Imagining the Program Officer of the Future

Roughly a year ago, I wrote about a fundamental question facing private foundations in the wake of so much disruption in philanthropy in 2020: are professional program officers still needed moving forward? Or should most or all private philanthropies instead attempt to emulate disruptors such as MacKenzie Scott and Jack Dorsey to move vast sums of philanthropic capital to organizations without permanent staffing infrastructure?

A year ago, most of us here at Geneva Global were in the “jury is still out” camp. With the passage of time, I’m now leaning towards a more nuanced answer: program officers are still an important piece of the private foundation puzzle moving forward. But they need to be reimagined to fit the times and needs of both grantees and the social sector writ large.

The Program Officer of the Future

The needs of grantees and the social sector more broadly continue to shift dramatically as the aftershocks of the both the global pandemic and racial justice reform efforts in the United States call into question several traditional operating assumptions for private philanthropies. Among them:

  • Norms and expectations are continuing to shift, in some ways dramatically, towards default grantmaking being more “trust-based” and centered on multiyear operating support rather than shorter-term project grants.
  • Politics, power, and systems change efforts are becoming more and more central to many grantees’ strategies and programmatic plans.
  • While philanthropic giving is up at an aggregate level since 2020, many traditional sectors and funding streams are seeing moderate to severe pullbacks as donors shift resources to pandemic-related and social justice efforts.

Presuming those shifts hold and begin to form a “new normal” for philanthropy in the years to come, what would an ideal program officer look like for the private foundation of the future? While there’s no formulaic answer, our work with clients (including the largest institutional philanthropies and smaller, no-staff family foundations) during these past 18 months of tumult suggest the following elements:

  • Be an advocate and champion for grantees rather than just a grant maker. If the shift towards multi-year operating support continues to hold, the average program officers’ work volume (from a strategy development, grantee identification, due diligence, and monitoring perspective) should lessen, as the “homework” required to sustain a portfolio of “old school” project grants is theoretically greater than a portfolio of longer-term general support grantees. What to do with that time? Invest in grantee advocacy and visibility. While money (in the form of grants) will always be important for grantees, program officers can play a key role in advocating for their grantees with other prospective donors, the media, and other influencers. The program officer of the future should be equal parts donor and quasi-board member.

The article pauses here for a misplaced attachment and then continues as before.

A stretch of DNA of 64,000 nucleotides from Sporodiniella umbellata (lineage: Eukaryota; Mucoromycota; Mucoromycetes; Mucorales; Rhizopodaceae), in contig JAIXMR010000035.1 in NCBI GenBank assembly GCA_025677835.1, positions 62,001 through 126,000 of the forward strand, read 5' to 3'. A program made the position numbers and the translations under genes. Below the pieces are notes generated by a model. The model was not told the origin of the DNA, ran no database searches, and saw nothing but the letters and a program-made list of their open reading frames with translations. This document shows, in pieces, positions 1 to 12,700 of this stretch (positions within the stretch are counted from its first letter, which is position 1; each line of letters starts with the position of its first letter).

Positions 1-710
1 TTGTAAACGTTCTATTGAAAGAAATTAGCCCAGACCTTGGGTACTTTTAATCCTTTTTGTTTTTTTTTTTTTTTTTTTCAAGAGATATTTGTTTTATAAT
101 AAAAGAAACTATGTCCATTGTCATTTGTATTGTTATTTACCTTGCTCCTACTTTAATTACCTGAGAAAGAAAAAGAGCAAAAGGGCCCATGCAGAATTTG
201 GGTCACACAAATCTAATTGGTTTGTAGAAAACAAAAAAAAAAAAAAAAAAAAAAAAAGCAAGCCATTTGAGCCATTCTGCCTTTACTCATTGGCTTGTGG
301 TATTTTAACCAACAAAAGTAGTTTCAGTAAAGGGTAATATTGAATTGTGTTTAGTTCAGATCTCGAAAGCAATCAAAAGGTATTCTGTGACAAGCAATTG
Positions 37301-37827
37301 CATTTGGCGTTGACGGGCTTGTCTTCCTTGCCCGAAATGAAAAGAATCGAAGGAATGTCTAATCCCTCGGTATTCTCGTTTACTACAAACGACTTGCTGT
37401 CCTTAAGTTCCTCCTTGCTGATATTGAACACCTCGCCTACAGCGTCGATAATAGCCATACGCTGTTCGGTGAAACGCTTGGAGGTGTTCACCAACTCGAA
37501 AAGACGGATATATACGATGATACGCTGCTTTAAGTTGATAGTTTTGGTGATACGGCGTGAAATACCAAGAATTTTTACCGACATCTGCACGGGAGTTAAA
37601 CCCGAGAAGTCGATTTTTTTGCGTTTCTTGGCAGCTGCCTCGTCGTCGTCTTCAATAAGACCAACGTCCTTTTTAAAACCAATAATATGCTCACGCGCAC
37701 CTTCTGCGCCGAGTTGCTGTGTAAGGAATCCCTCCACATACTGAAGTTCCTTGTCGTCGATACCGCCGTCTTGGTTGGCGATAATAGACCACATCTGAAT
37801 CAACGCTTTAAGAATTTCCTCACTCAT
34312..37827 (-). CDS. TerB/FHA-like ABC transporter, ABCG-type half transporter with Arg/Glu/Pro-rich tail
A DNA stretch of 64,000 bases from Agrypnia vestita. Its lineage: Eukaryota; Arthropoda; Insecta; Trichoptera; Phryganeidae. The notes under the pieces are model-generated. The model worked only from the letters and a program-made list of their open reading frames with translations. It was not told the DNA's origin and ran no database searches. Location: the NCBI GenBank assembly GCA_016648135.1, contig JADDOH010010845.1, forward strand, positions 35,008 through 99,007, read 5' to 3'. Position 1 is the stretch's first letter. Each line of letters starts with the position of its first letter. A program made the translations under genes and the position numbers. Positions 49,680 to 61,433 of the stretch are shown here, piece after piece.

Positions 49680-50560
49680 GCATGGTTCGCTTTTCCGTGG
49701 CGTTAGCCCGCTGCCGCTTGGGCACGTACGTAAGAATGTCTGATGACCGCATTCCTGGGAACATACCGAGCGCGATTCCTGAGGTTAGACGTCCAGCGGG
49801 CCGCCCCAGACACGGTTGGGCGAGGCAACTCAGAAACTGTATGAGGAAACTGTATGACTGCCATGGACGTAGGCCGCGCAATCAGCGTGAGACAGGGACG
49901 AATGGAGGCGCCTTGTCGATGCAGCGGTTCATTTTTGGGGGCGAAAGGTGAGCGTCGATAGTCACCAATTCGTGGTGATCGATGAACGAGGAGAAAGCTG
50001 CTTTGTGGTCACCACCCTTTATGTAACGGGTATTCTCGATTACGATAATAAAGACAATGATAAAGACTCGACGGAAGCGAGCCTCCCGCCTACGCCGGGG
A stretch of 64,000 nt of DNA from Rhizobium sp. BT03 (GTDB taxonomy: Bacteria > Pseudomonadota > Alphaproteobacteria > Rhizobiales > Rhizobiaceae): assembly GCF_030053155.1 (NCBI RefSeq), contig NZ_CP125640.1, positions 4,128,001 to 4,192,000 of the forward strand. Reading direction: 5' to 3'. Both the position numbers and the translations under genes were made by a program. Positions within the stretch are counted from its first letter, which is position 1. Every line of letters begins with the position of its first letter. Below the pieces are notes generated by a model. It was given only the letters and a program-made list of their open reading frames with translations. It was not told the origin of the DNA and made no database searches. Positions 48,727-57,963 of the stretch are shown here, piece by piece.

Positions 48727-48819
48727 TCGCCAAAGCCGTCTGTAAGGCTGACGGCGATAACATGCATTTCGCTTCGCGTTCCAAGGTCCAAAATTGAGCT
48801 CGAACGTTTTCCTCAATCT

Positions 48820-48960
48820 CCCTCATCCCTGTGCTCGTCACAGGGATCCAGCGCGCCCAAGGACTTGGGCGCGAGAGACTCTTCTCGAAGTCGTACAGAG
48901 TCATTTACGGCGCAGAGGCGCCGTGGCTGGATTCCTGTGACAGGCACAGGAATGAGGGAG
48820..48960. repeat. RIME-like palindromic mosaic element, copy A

• Bring the politics of change and power into future grantmaking strategies and portfolios. Gone may be the days of developing grantmaking strategies that are entirely technical while ignoring and remaining silent on the role of power and politics in social change efforts. Philanthropies that remain stuck in older models of technical portfolio design (treating social sector challenges as engineering problems rather than messy political ones) risk falling behind their own grantees and being less useful and relevant to partners. There are certain red lines private philanthropies can’t easily cross (into direct political activities), but bringing politics and power explicitly into portfolio strategies is increasingly important as a design principle.
  • Recruit and develop program officers who can support grantees with organizational development and leadership support, not just money. This isn’t a new concept, and an increasing number of philanthropies understand the importance of in-kind, non-financial support focused on leadership, strategic communications, fundraising, and governance. The challenge in maximizing the potential impact from those investments has been that the average program officer is often less experienced in those actual functions than the grantee leaders they are trying to support. Historically, program officers have been recruited for their domain expertise, not necessarily their organizational leadership or management track records (with exceptions, of course). If you haven’t had to deal with personnel crises, financial surprises, media conflagrations, or board fights, it’s hard to know what sort of non-grant operational support your grantees might really need. As private philanthropies recruit and cultivate their program officers of the future, balancing technical domain expertise with management and leadership track record feels increasingly important.
  • Recruit and staff program officers from the communities in which they are making grants. For donors that are increasingly place-based in their strategy, recruiting and cultivating program officer talent from those places is crucial for both credibility and perspective. The disruption caused by the pandemic to traditional office setups presents a silver lining: it’s time to distribute (and recruit) program officers more geographically to (and from) the communities they aspire to support.

These shifts will take years to implement and there are significant internal change management challenges facing many private philanthropies as they grapple with turning these principles into practice. But doing nothing is no longer an option. Upcoming staffing and leadership transitions offer important, bite-sized entry points to the process by creating moments to reimagine how philanthropies staff themselves moving forward, and why.